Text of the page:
A Year at Baraza

The past year has given us time to consider our experience editing this online space for critical reflection on the Middle East, South Asia, and Africa. As editors of Baraza, we have been grateful for the exposure to our peers’ work and how we ourselves gained from the exchanges of the editorial process.

So after a year, why do we still think this online space is important?

One reason is that it provides an important intellectual exercise: authoring work accessible to a broader audience. As aspiring specialists in a variety of world regions studying everything from modern novels to ancient conceptions of science, it is easy for us to fall into the trap of jargon. Not everyone uses the word “deploy” outside the context of military movements or speaks several non-European languages, but when writing for an audience of specialists, it is easy to make these assumptions. As we edit Baraza, we have been, and aim to continue, cultivating a platform which encourages writing that engages a wide array of interests. Ultimately, this accessibility attracts feedback from a diverse range of people, sometimes even scholars and public figures — as with novelist Minna Sif’s engagement with Mara Lasky’s post on Sif’s Massalia Blues.

Accessibility also lends itself to another important aspect of our fields: interdisciplinary reflection. Authors learn how to receive different forms of feedback. As readers, we have benefited from exposure to different types of pieces that draw on literatures and types of evidence outside of our own field. For example, reading Cristina Violante’s post on valves and technologies of hygiene in the Middle East and Joy Garnett’s “Cross Pollination”, we were able to see how history, sociology, literature, and the study of power, when mixed well, can yield fascinating insights. Finally, accessibility can also mean striking a more reflective tone, as we saw in Shiv Subramaniam’s piece titled “The Question & the Kelvi” on listening, reading and the Kelvi.

As editors, we have been grateful for the chance to engage with students and faculty within our department, the wider Columbia community, and elsewhere outside of campus. As we solicited pieces, we were able to develop important editor-writer relationships, and as we workshopped together, we had the chance to critically engage with each others’ thought processes. Professionally, we have benefited from building up a network of students and faculty with whom we have worked together — often over a period of several weeks or even months — in editing, exchanging ideas, and finally posting and circulating to an audience of colleagues. Baraza has given us an opportunity to focus on our editing skills by engaging horizontally with our peers. As students, we devote countless hours to editing our own work, so having a chance to see others’ writings and to work with our peers to implement suggestions has been rewarding and beneficial for our editing and writing skills.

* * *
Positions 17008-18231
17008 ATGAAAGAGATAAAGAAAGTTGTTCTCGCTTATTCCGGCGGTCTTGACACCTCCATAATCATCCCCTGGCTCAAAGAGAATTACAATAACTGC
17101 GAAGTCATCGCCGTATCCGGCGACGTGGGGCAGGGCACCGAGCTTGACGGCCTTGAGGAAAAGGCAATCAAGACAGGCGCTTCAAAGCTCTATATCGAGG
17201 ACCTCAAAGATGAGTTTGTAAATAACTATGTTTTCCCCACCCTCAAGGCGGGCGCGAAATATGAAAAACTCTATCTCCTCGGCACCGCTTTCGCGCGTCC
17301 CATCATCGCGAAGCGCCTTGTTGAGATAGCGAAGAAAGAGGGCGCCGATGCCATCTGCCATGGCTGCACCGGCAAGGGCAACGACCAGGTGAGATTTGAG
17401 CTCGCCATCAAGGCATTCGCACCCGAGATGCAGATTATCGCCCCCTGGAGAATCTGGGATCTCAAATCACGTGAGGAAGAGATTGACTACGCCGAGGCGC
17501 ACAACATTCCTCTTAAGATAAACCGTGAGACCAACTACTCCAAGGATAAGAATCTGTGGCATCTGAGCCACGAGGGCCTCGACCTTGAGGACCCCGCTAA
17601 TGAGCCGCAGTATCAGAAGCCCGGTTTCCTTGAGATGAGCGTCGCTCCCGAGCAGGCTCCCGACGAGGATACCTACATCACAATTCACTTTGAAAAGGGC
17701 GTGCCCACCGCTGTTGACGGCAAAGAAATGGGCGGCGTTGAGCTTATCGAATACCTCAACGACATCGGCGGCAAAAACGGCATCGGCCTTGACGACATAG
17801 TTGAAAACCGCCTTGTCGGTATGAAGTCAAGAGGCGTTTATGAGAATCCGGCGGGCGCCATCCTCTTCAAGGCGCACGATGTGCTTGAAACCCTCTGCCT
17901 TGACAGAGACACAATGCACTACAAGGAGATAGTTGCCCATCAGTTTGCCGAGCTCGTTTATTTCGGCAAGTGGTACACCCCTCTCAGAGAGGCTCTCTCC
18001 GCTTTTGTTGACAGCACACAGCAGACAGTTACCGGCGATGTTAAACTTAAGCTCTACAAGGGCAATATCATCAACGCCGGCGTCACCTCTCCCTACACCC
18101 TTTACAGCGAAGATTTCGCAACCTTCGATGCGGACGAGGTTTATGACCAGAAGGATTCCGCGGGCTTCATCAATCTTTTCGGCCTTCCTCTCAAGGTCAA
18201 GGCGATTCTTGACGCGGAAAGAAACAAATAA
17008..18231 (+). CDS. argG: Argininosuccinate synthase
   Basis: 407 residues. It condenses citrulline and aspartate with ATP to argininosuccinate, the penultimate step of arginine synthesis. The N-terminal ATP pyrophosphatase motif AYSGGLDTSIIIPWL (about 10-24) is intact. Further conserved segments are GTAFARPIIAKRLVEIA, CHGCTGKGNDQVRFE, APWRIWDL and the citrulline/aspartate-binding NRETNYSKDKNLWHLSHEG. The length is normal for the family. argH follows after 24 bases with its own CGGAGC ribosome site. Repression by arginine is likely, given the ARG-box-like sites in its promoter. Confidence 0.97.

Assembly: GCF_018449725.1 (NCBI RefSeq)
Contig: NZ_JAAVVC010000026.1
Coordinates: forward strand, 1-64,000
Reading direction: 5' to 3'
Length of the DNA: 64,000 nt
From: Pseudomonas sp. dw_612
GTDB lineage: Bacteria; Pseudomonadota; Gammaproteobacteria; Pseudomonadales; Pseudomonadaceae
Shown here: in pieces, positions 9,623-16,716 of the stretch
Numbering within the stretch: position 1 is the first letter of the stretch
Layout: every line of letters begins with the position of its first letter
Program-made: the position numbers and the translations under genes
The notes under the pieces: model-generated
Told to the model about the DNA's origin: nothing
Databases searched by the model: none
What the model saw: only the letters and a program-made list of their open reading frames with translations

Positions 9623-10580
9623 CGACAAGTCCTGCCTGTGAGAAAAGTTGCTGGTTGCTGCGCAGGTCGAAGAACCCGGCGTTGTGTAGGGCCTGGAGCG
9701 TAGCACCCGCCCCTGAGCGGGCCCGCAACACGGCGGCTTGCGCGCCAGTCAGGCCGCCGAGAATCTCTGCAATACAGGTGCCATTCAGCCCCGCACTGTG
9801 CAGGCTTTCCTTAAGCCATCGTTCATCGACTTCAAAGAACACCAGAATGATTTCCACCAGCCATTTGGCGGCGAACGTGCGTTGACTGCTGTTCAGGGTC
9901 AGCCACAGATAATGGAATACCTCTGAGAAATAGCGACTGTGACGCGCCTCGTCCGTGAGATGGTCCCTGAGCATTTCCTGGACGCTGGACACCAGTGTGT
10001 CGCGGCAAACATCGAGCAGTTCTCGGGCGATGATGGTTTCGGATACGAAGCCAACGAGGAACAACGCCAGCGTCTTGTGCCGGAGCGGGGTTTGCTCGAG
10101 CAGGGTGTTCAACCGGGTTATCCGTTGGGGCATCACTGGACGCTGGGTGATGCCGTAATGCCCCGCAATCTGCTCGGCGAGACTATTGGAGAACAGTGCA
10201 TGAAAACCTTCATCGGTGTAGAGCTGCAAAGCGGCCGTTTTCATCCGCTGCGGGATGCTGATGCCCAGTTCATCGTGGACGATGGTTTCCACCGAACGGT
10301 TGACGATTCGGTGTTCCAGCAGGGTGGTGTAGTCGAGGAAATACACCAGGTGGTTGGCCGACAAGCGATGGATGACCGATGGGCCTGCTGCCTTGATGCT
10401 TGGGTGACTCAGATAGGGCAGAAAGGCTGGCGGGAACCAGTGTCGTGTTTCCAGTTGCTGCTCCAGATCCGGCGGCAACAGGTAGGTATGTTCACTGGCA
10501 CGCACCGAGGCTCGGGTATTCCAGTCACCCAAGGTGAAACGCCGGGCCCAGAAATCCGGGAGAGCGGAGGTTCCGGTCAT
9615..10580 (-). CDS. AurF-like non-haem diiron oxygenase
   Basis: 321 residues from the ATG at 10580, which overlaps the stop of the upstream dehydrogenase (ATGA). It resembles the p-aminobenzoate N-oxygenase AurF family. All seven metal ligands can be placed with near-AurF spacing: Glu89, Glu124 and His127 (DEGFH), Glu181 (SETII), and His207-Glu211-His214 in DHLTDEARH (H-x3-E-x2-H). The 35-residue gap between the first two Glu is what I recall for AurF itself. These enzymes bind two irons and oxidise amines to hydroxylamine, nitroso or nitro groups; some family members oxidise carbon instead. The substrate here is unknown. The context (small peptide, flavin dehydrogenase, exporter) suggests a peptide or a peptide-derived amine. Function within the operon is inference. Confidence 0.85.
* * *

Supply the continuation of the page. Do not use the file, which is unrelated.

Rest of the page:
We wish to conclude this very fruitful year at Baraza by thanking everyone in the department and outside who have read, written for, and offered feedback on our posts. And, we hope a yet more engaging future for Baraza because it is more than just a blog; it is a space that is capable of exceeding the limits of the academic.

About Max Shmookler

Max Shmookler is a MESAAS doctoral student at Columbia University, where he works on trends in contemporary Sudanese literature and the place of Arabic as a language of poetry and thought in the modern Middle East. He lived for many years in Cairo. His first collection of translations (with Najlaa Othman) was published online by Words Without Borders in December, 2013. He is the co-editor of “The Book of Khartoum”, which is forthcoming from Comma Press (2015).

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